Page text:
PAGARCH (Greek, pagarchos or pagarches), word of obscure origin because of the comparative lack of papyri from the fifth century. G. Rouillard (1928) dates it to 460/470, while W. Liebeschuetz (1973) connects the rise of the pagarch with the reforms of Emperor Anastasius I (491-518), whose aim was to revive civic institutions. By the sixth century the pagarch was the most powerful representative of the principle of local autonomy in the civil administration of Egypt. Under Arab administration, after 642, the pagarch (also known as epikeimenos, amiras, dioiketes, archon) formed the main link between the Arab governor and the subject population. From the end of the seventh century, the office was increasingly held by Muslims.
The pagarch was chosen, probably by provincial authorities, from among wealthy ex-officials and major landowners; an example is the Apion family, who held the post for several generations at Oxyrhynchus (Gascou, 1985, pp. 61-75). His appointment by the
pretorian prefect was subject to ratification by the emperor. Rather than being an office in the strict sense, the function of the pagarch seems to have been a munus patrimonii (patrimonial office); it also could be held by women (Gascou, 1972, pp. 68-70). Though the pagarch received his instructions from the provincial governor, he was directly responsible to, and could only be dismissed by, the emperor (see the regulations of Justinian's Edict, XIII.12; 25).
From the end of the sixth century, the district administered by a pagarch was called a pagarchia. The same word is attested in the
fourth century with the meaning "office of the praepositus pagi" (P. Oxyrhynchus 17.2110, A.D. 370). Hence the assumption that the pagarch supplanted the praepositus pagi, who is attested from 307/308 until the second half of the fifth century, as chief officer of a pagus. The pagarchy has accordingly been considered to be a conglomerate of pagi: the pagus (created in 307/308 to replace the toparchy) being the rural area surrounding a city, the administrative district of the pagarch would have been equivalent to the nome with the exception of the metropolis (Gelzer, 1909). This suggestion has been convincingly rejected in favor of the assumption that the pagarchy was coextensive with the nome in its entirety (e.g., Bell, 1908, pp. 101-103). A single pagarchy could be headed by two, sometimes three, pagarchs. This did not imply a topographical division, at least not in the Byzantine period, but a division of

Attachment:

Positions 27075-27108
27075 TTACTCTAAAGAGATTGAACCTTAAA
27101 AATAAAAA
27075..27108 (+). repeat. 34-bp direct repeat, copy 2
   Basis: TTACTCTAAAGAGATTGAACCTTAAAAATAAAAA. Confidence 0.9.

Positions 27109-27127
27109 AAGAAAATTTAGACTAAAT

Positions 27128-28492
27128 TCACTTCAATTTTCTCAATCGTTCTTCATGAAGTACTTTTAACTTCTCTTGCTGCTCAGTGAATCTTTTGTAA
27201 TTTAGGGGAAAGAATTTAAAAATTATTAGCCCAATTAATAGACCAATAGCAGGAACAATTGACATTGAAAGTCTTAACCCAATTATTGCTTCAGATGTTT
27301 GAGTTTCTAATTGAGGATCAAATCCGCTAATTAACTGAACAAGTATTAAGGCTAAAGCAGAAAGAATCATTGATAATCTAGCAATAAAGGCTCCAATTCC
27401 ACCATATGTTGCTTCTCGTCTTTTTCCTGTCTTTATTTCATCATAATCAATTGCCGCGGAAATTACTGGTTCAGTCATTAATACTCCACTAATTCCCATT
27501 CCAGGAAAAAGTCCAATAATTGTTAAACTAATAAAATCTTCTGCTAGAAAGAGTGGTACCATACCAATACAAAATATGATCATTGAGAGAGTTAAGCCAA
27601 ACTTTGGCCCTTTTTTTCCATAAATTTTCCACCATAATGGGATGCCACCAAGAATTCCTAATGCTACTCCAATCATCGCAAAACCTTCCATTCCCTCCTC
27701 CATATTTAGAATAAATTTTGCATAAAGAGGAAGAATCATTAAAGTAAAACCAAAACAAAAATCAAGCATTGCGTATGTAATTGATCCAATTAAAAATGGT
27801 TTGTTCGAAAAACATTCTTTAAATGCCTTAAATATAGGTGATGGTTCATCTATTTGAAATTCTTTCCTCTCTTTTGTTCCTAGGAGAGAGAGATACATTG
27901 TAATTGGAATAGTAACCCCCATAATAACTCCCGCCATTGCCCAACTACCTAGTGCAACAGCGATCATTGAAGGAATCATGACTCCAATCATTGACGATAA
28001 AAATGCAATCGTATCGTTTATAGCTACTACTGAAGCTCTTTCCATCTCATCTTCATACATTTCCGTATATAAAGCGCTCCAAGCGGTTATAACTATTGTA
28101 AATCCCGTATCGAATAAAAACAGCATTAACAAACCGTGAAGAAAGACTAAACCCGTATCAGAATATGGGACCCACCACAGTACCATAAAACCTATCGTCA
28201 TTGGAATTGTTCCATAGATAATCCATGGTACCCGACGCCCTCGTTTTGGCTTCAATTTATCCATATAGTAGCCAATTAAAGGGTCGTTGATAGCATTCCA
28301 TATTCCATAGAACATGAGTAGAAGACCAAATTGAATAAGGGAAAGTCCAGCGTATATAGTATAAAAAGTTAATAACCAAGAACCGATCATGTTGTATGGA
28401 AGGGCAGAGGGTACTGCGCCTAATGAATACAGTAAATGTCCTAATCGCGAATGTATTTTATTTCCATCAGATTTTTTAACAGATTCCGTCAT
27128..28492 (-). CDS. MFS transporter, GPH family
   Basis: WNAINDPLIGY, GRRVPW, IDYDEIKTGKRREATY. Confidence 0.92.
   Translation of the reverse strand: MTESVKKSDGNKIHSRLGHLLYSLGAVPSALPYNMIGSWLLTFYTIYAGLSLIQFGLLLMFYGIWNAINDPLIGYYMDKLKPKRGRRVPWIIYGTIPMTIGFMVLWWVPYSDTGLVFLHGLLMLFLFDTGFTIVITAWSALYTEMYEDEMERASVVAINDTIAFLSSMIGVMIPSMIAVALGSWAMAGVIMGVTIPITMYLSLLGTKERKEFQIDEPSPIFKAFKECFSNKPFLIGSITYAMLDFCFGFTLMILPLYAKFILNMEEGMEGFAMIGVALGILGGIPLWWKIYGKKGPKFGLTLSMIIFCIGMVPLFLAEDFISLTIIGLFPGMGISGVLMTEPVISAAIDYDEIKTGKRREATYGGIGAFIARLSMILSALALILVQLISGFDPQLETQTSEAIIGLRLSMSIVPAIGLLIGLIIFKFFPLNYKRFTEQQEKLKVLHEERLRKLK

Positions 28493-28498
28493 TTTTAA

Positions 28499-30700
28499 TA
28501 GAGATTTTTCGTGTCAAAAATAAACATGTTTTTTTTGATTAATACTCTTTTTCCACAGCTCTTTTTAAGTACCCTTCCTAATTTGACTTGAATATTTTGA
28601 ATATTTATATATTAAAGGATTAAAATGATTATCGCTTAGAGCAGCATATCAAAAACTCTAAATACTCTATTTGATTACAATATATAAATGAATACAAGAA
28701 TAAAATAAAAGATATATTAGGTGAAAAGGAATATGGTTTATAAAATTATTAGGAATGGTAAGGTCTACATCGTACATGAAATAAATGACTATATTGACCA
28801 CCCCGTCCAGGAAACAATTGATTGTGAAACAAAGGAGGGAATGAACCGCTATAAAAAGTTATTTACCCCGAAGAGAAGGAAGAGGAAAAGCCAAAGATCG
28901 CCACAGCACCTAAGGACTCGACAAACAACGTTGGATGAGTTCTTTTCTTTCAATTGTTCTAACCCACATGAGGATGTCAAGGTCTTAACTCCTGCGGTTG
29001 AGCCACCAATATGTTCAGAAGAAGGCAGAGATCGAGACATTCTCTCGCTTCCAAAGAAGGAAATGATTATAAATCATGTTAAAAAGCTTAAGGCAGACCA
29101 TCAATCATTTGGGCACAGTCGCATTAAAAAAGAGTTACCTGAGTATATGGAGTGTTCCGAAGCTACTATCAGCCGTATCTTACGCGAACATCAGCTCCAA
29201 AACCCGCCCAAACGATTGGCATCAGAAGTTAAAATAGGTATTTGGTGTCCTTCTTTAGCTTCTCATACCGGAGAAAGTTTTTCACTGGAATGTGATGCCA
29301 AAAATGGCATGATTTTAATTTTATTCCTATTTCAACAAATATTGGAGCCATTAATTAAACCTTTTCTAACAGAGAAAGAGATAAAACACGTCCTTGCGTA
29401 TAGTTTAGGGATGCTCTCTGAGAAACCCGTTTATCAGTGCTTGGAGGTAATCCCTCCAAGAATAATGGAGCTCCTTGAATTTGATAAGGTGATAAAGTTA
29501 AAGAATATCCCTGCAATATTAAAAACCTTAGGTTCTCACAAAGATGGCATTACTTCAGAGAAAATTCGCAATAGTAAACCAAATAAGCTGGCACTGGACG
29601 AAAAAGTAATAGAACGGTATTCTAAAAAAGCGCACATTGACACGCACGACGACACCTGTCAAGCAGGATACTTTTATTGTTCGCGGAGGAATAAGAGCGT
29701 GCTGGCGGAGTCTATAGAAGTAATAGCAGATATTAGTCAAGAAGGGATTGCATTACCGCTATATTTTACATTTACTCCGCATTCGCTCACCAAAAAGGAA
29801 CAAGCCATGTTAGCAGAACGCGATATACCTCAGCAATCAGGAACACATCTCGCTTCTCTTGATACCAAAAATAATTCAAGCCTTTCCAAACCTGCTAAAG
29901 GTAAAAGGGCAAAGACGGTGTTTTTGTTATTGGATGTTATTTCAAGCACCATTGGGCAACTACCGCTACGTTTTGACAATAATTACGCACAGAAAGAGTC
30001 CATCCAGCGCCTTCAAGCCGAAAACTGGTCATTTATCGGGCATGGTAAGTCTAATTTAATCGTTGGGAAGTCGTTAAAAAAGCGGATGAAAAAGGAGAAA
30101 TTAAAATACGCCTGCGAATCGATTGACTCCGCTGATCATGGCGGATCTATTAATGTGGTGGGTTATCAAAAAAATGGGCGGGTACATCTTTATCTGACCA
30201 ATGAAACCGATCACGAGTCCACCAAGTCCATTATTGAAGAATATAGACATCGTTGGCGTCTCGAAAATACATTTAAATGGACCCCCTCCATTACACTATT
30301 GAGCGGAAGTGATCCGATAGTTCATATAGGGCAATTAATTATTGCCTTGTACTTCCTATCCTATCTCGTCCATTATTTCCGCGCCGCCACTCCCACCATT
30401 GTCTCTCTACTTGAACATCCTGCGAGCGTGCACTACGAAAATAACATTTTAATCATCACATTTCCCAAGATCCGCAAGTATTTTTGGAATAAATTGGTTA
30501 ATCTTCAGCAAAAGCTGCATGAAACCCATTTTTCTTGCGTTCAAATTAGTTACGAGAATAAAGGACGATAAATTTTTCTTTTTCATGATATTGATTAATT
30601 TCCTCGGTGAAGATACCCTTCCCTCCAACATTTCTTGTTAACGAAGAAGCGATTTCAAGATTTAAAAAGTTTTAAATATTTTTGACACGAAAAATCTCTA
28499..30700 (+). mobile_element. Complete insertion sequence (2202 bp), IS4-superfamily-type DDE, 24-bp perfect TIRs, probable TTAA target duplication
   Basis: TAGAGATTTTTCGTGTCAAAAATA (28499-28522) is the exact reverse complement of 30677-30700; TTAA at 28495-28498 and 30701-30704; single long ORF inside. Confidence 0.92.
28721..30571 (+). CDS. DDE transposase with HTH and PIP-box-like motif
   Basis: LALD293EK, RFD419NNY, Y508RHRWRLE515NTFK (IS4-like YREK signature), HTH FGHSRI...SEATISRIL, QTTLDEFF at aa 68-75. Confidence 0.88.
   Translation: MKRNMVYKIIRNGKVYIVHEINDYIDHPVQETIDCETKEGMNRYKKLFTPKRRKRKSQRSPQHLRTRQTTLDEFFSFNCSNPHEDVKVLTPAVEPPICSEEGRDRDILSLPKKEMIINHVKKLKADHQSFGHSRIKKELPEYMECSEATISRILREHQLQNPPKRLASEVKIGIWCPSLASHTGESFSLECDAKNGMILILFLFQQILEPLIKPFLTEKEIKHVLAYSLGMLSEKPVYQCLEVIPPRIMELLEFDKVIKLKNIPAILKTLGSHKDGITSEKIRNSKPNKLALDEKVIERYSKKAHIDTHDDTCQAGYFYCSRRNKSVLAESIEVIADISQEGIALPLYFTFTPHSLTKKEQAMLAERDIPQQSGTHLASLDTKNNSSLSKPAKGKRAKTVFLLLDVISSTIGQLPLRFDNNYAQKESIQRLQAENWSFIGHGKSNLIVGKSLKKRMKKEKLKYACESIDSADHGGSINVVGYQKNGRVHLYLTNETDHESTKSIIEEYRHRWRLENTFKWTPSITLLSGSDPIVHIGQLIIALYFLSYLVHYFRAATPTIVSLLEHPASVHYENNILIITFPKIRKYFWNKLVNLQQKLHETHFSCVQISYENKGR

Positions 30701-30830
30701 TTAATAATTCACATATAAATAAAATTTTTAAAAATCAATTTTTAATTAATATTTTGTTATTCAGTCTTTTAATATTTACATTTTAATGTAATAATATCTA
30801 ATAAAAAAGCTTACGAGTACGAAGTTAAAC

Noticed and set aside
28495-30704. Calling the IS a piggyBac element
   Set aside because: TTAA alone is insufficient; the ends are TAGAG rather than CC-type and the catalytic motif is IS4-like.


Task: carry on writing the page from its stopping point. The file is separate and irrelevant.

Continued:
responsibilities (Gascou, 1972; Wipszycka, 1971).
As "director of taxation," the pagarch probably supplanted the exactor civitatis, himself a successor of the strategos of the nome,
whose office was reduced to that of a tax collector after 307/308. The pagarch, however, exerted greater coercive power and enjoyed more autonomy toward the city council than the exactor ever did. He was responsible for forwarding and enforcing the financial orders of the central and the provincial governments on the local level, a delicate task because it involved direct contact with the often unruly taxpayers. In rural areas, the pagarch's authority to make assessments and collect imperial tribute was confined to the villages and estates that were not granted the privilege of autopragia (the right to collect their own taxes and to deliver them directly at the provincial bureau, the epichorios taxis). Besides his financial duties, the pagarch exerted some judicial functions, for instance, ensuring that the decisions of the provincial courts were executed.
The pagarch held his office for several years, perhaps for life. Some pagarchs combined their office with that of a topoteretes, a
provincial governor's deputy, or of a tribunus (stratelates), a garrison commander, thus increasing their authority to a degree
rarely conceded to local functionaries in earlier Roman provincial administration (Liebeschuetz, 1974).
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